Fragments of skull lie scattered around the twisted aluminum carcass of the sedan, a clump of long black hair entangled with a rearview mirror, caked with blood, still warm. She is slumped, twisted beneath the seatbelt, airbag hanging to the side, letting out a slow hiss like a sigh of relief.
I wait, jar uncorked. Sometimes it takes hours, sometimes minutes. Time is neither linear nor corporeal, but I am both patient and ready. I watch the cavity of her chest leaking fluids, impaled by a hand break, observe the feces-stained front seat beneath her. It’s a blessing that humans cannot witness their own last moments.
I turn away from the mangled body, shift my gaze to the flames dancing over the wreckage. They lick the deepening sky, orange and hot. Beautiful. I marvel at the serenity of the countryside, the vast fields that cradle this winding road. The sound of crickets, the sweet grassy scent. Beyond, a cluster of bovine observers chew their cud impassively. I look at them and they look at me. They are great, dumb, lumbering beasts, but it feels good to be seen. I return their blank, heavy lidded stare with a nod.
I kick at a bent hubcap, imagine the tinny sound it might make, were I corporeal. It’s funny, but I do envy her, this mangled, fragmented corpse. Yes, she is dead, but moments ago, she was alive.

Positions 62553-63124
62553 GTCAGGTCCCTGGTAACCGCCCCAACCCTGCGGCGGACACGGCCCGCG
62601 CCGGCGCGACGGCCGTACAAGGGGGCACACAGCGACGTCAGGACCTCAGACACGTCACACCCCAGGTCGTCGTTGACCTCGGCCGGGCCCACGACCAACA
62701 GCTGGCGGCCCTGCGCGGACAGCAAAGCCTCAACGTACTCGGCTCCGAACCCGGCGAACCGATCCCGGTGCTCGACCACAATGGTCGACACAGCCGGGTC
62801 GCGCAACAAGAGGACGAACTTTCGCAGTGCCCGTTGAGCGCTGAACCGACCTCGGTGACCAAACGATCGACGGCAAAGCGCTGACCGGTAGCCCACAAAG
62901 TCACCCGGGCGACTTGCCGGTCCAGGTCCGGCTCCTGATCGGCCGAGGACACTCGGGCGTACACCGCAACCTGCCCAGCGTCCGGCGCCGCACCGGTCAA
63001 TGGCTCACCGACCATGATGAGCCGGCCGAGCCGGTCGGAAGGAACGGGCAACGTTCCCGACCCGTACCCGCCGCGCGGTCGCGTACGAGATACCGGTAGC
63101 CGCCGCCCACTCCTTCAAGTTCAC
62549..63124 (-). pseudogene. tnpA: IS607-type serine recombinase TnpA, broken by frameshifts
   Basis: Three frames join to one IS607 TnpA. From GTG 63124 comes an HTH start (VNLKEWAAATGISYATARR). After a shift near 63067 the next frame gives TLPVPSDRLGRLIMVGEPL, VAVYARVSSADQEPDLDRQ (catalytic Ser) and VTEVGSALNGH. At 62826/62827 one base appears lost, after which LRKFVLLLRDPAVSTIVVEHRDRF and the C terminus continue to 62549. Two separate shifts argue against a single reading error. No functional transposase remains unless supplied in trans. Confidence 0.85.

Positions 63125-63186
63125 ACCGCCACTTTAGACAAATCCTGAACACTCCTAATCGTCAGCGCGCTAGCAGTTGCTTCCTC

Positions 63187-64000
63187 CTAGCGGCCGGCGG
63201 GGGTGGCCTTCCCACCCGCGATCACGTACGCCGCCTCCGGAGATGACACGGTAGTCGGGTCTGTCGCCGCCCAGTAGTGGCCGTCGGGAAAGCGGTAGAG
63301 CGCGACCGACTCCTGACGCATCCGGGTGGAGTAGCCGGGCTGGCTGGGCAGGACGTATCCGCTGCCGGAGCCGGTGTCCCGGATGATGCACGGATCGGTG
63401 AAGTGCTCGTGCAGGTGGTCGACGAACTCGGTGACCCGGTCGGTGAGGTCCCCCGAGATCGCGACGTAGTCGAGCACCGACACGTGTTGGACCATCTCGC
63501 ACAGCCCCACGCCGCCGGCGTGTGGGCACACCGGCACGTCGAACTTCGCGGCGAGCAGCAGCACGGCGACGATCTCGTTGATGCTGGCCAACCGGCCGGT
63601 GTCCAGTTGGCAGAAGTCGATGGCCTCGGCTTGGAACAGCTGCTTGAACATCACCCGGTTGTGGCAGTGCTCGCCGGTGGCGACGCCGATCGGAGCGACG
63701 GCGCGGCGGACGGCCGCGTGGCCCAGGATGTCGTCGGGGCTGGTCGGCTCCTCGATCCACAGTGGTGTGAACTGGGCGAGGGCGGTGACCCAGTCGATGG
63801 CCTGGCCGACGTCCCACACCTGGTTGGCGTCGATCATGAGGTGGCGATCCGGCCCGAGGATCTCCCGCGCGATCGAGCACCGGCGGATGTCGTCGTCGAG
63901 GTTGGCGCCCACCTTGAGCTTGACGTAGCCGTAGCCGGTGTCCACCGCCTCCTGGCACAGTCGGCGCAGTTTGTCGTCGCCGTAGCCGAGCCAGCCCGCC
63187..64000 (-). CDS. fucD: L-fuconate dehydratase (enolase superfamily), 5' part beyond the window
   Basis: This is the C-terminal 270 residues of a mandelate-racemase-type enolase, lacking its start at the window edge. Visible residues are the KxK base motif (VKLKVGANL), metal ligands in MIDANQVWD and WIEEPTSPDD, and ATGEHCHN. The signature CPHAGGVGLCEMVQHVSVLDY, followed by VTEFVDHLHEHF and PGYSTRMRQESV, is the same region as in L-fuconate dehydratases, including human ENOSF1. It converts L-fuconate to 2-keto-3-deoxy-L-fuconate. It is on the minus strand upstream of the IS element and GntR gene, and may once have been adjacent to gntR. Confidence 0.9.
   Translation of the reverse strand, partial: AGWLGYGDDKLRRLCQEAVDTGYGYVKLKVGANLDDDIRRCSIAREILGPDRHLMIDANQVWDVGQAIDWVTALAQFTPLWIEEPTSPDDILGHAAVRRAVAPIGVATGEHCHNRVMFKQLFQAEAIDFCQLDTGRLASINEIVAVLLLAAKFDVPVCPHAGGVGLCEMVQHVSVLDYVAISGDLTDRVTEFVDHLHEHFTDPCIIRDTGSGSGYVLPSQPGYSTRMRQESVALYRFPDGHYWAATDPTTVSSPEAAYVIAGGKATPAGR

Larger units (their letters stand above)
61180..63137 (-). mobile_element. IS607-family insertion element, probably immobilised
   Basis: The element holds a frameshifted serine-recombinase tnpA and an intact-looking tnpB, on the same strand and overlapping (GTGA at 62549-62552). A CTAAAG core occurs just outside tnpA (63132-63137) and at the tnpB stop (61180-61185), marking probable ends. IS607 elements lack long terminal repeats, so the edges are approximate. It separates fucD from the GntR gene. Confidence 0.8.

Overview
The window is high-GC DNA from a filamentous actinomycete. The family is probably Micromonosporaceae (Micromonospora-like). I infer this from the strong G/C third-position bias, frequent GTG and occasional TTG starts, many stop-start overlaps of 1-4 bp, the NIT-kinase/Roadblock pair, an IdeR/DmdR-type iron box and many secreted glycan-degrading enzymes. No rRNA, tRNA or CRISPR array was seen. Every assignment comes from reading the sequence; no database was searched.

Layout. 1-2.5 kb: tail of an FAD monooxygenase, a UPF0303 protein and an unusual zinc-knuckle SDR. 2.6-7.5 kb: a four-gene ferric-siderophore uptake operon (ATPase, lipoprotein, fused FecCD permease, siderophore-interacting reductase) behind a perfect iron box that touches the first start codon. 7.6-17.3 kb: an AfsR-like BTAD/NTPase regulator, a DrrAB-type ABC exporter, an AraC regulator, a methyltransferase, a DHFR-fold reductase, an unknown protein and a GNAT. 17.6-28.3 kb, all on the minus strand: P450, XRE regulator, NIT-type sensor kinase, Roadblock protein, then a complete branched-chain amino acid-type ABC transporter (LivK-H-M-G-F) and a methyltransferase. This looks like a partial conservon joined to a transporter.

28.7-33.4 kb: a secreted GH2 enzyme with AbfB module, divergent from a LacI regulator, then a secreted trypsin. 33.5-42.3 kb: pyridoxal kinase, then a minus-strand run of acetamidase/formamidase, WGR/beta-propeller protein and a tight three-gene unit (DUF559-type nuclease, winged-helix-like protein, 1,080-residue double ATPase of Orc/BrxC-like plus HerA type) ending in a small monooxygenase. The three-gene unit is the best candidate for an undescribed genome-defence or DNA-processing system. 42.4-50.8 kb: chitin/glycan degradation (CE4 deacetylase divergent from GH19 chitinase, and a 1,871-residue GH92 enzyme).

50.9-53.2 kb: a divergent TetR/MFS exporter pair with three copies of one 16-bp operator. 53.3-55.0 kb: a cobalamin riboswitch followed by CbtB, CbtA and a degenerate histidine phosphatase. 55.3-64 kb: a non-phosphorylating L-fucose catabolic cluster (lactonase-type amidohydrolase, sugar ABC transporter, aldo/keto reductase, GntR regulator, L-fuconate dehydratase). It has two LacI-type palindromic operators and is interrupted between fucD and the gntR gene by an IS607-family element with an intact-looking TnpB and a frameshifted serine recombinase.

A torn leather jacket lies twisted beside her, and I can see that the pallid skin of her arm is decorated with swirling tattoos. An alcoholic stench saturates the upholstery. I can see that she was without hope. Already wounded. She’ll produce an onyx black, I think. Or a bleak, smoky gray.
I step over shards, imagine the crunch, imagine pain. It is the greatest mystery. Touch is the only sense that I lack. The puncturing of flesh, the severing of arteries, I’ve seen these things millions of times, yet I am no closer to fathoming the searing totality they so clearly evoke. Death is pure logic, but pain? I could study it for eternity, and I will, but I will never understand it.
When finally a thin mist begins to rise from the corpse, steaming in wisps from her chest, I am surprised. Pale pink, shimmering. I smile to myself. Humans. Predictable, yet unpredictable. The soul twists and dances, thickening in the smoke-filled air. Its pale shade deepens to vibrant fuchsia. I whistle softly, coaxing it towards my open jar. Shyly it hovers, but eventually flows into the container, filling the glass. I cork it before it changes its mind.
I swaddle the jar in my cloak, taking one last look at the corpse before I go. Their lives are so short. A flicker, a pinprick. Insignificant. But I love them. I love their insecurities and their delusions, their passions and their sins. I cannot help it. The thought lingers as I disintegrate into the other plane.
Lara Henerson is a writer, teacher, and improviser from San Francisco. She writes magical realism, and has a Masters degree in Creative Writing (Fiction) from the University of Edinburgh. She’s been published in the Gateway Review, The Mitre, and the Inkwell.